Dozens of thousands of Zajedno supporters gathered for their 43rd protest meeting against the nullification of the second round electoral results in many towns and municipalities in Serbia. They were surrounded by heavy riot squads posted in Belgrade's Republic Square. Vuk Draskovic, leader of the Serbian Renewal Movement, said that we are entering the new year with great hope, but also with great anxiety and trepidation. Leader of the Democratic Party Zoran Djindjic said that "On the New Year's Eve, for a moment, Belgrade became the capital of the entire world, as prominent TV stations all across the globe reported live about our festivities here. The whole world watched us, except for the Serbian President and his television." After the meeting, the demonstrators marched up and down Knez Mihajlova Street, as several thousands riot police were deployed in the adjacent streets, reports FoNet.

A great number of Belgraders joined the action "Noise Is All the Rage" tonight by banging on all kinds of metal kitchenware, tin cans, pots and pans, and also twirling their rattles, ringing their bells, and by blowing on trumpets, whistles and all sorts of makeshift gadgets, too. People from all over the city have been phoning Radio B92 to report on the extent of noise in their neighborhoods. Radio B92 also received a number of complaints, especially from the neighborhood of Dorcol, for having awarded the title "The Best Noise Making Neighborhood" to New Belgrade last night. Radio B92's jury has decided to avoid such a situation tonight and simply not award the title. They have, however, decided to award the title of "The Bravest Noise Making Street" it goes to the residents of Durmitorska Street, the site of both Republic and Federal Police Headquarters.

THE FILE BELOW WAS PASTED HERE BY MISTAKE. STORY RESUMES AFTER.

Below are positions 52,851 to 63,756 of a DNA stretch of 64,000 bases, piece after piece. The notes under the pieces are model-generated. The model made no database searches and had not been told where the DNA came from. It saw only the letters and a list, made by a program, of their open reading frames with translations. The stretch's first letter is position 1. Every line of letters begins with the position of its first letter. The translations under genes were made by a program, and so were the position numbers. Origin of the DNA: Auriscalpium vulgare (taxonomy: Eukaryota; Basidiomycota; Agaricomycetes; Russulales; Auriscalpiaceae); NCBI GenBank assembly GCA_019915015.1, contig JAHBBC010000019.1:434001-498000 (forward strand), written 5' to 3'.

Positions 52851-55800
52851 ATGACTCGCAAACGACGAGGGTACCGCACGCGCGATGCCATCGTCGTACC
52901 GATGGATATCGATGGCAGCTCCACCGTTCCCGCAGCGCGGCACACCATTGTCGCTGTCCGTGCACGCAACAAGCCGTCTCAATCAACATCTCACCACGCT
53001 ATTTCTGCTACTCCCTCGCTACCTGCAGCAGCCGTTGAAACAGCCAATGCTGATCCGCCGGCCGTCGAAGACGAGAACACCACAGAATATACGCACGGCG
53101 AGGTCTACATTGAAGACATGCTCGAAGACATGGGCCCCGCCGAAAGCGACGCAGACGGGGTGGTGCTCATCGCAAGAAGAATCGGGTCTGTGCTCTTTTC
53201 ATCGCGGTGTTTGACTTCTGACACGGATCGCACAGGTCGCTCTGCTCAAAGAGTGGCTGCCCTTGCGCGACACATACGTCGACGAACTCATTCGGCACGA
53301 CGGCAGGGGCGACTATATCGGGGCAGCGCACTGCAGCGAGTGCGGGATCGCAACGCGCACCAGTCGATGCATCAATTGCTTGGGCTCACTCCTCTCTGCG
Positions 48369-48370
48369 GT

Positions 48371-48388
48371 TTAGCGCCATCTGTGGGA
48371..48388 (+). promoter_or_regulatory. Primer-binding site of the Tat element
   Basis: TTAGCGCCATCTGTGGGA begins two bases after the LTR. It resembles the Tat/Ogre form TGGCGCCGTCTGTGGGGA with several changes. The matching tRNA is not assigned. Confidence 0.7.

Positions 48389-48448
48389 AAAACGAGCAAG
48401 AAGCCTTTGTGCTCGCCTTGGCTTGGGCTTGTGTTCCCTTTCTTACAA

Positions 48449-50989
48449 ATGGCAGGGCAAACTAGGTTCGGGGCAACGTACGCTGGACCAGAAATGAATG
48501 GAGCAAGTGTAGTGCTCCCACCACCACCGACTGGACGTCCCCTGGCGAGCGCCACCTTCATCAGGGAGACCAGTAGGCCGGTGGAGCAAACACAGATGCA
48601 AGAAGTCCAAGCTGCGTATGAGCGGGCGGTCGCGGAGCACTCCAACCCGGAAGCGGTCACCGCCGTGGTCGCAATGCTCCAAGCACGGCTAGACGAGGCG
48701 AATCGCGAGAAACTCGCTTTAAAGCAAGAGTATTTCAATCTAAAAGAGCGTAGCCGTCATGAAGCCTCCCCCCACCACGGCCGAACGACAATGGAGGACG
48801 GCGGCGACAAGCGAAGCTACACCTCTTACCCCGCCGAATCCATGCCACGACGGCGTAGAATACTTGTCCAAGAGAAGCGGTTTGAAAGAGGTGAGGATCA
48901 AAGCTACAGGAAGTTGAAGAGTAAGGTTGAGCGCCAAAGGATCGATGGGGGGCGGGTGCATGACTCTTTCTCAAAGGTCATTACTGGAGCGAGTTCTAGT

SPO leader Vuk Draskovic told Reuters Television today that despite Zajedno's resolve to keep the demonstrations peaceful, no one can guarantee that the participants in the protests in Belgrade streets will not defend themselves in case of renewed police assault on them, stressing that this could be the beginning of bloodshed and a civil war. He added that Milosevic's government is negotiating with paramilitary groups to crush the protests that have been going on in Belgrade and other Serbian cities for over a month now.

"All of Zajedno deputies in the Novi Sad City Assembly are former Socialists. The Socialists have continued their rule in Novi Sad through the coalition Zajedno," said leader of the Serbian Radical Party (SRS) Vojislav Seselj today. He believes Serbian President Milosevic to be a loser in the current political conflict and that the incessant demonstrations throughout Serbia have inflicted on him "such wounds that he won't be able to recover." Seselj also thinks that Milosevic will try to cut a deal with Zajedno. He said his party would take part in the panel discussions taking place in the Serbian Parliament, provided they are given back the seats the Socialists "have stolen" from them.

A session by the Nis Electoral Commission today counted again the polling lists from 27 disputed polling stations, a Zajedno representative in the commission told Radio B92. She said the coalition Zajedno believed fresh balloting would make no sense.

The lead editorial in today's issue of "Washington Post" begins with the statement that "The most urgent project in Europe in the new year is to ensure the people of Serbia the leadership of their democratic choice." The editorial goes onto say that such a result "would not just bring relief to the 10 million people who live under Slobodan Milosevic in what has been called the last totalitarian regime on the continent. The example and policy of democracy in Serbia also would open the surest and shortest road -- if still a steep and rocky one -- to resolving tensions throughout the former Yugoslavia as a whole."

Russian media report today that the position of the Serbian authorities is becoming more difficult each passing day as their chances of getting out of the corner they've painted themselves in are getting slimmer and slimmer, while the numbers of those who support their opponents become greater each day.

Radio Television Serbia's tonight's prime time news show did not say a word about the statement made earlier today by the Holy Synod of the Serbian Orthodox Church. Neither did it mention the protest gatherings in Belgrade.

A civil initiative group in Frankfurt and German university students will express their support for their counterparts at the UofB by a peaceful march before the Yugoslav Embassy in Frankfurt on January 5.